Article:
Fiber optic network switch, or fiber switch, is a telecommunication device in a computer network which connects other devices together. More exactly, a fiber optic network switch receives a message from any device connected to it and then transmits the message only to the device for which the message was meant. Normally, multiple data cables are plugged into a fiber switch to enable communication between different networked devices. Look at the rest of this post to learn more about fiber switch.
Types of Fiber Optic Network Switch
Generally, a fiber optic network switch is referred to as a fiber optic Ethernet switch. Fiber optic network switches come in various different speeds with particular names as follows:
- Fast Ethernet switch with a speed of 10/100 Mbps
- Gigabit Ethernet switch with a speed of 10/100/100 Mbps
- Ten Gigabit Ethernet switch with a speed of 10/100/1000/10000 Mbps
Currently, the most commonly chosen speed on the market is still Gigabit Ethernet. Therefore, a Gigabit Ethernet switch is very popular among users. While, Ten Gigabit Ethernet has been growing rapidly these years, especially within data centers, which result in the top option for 10GbE switch.
Actually, in addition to these fixed configuration switches, you can find other fiber switches with higher transmission speed of 25, 40 or even 100 Gbps.
Typically, fiber optic network switches come in 5, 8, 12, 24, 32, 48 and 54-port configurations. Normally, these ports are a combination of fiber and copper connectivity. And there are a few SFP/SFP+ slots for fiber connectivity while more RJ-45 connectors on the front for copper connectivity in Gigabit Ethernet switch and Ten Gigabit Ethernet switch. For 25, 40 or 100G fiber switches, there are various ports such as SFP28, QSFP+, QSFP28, etc. The fiber connectivity allows for data transfer of up to 120km, whereas the copper connectivity only allows for distances of 100 meters.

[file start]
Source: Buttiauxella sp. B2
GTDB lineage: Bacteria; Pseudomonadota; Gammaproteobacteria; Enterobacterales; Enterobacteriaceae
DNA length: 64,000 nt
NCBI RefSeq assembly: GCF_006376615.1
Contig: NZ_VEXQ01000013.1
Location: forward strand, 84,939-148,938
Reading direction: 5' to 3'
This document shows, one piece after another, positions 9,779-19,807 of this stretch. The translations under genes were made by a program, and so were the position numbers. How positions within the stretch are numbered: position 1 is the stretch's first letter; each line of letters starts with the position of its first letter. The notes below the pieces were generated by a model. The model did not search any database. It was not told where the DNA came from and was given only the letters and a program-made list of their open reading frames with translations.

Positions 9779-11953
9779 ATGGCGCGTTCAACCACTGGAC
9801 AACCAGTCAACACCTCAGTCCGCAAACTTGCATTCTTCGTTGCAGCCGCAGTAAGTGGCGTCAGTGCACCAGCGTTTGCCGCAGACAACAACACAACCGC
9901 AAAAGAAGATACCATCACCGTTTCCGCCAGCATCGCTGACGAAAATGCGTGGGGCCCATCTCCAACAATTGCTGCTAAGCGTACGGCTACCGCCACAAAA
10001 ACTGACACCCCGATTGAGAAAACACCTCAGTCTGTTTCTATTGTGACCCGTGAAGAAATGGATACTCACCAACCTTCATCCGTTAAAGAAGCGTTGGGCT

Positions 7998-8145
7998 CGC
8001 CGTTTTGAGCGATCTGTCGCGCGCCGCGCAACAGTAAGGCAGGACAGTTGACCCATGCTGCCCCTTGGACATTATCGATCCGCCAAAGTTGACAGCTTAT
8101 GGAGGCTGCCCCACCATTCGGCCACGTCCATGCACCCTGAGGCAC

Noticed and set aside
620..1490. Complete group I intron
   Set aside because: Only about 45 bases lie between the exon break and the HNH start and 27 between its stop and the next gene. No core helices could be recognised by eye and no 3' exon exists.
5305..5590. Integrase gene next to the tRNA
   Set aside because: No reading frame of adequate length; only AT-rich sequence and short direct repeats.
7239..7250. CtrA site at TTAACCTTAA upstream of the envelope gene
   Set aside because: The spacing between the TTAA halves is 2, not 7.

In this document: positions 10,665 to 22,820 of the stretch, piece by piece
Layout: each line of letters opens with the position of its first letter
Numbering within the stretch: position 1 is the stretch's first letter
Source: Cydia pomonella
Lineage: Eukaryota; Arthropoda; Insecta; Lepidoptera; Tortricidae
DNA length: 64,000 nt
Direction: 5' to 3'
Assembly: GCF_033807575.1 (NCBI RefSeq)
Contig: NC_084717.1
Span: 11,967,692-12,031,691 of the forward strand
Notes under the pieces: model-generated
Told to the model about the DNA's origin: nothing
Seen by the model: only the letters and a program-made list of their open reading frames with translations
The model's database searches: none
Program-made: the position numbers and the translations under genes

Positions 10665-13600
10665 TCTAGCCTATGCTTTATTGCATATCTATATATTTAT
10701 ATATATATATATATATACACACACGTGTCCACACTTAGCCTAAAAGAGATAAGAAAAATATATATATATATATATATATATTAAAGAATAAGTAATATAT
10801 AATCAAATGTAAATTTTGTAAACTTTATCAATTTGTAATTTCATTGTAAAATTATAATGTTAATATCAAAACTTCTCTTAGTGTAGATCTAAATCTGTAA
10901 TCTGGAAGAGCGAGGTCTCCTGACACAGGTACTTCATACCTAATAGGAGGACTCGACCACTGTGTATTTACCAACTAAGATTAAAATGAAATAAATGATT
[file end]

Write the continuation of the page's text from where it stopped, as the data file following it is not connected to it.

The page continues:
Nowadays, a fiber optic Ethernet switch may implement power over Ethernet (PoE), which avoids the need for attached devices (such as a VoIP phone, IP camera, wireless access point, etc.) to have a separate power supply. Such fiber switch is called a PoE switch, which can deliver power to a device over the existing Ethernet cabling.
From all the features above, you may realize that there must be price difference between different fiber switches. In deed, if other configurations are the same, the much higher speed a fiber switch offers, the more expensive the price is! For example, a 24-port 10GbE switch is more expensive than a 24-port Gigabit Ethernet switch. Of course, such price principle is also applied to different port numbers and PoE VS non-PoE conditions. If you connect your devices to desktops which have no requirement on PoE to support power, then a non-PoE switch is a more cost-effective option.
Conclusion on Fiber Optic Network Switch
After the overview of fiber network switch definition and its features, you may have a general understanding of all the things involved with a fiber switch. If you want to choose a fiber switch which is right for you, you can take these things (switch types and speed, port numbers, price, etc.) into consideration.
Original source: http://www.fiberopticshare.com/everything-need-know-fiber-optic-network-switch.html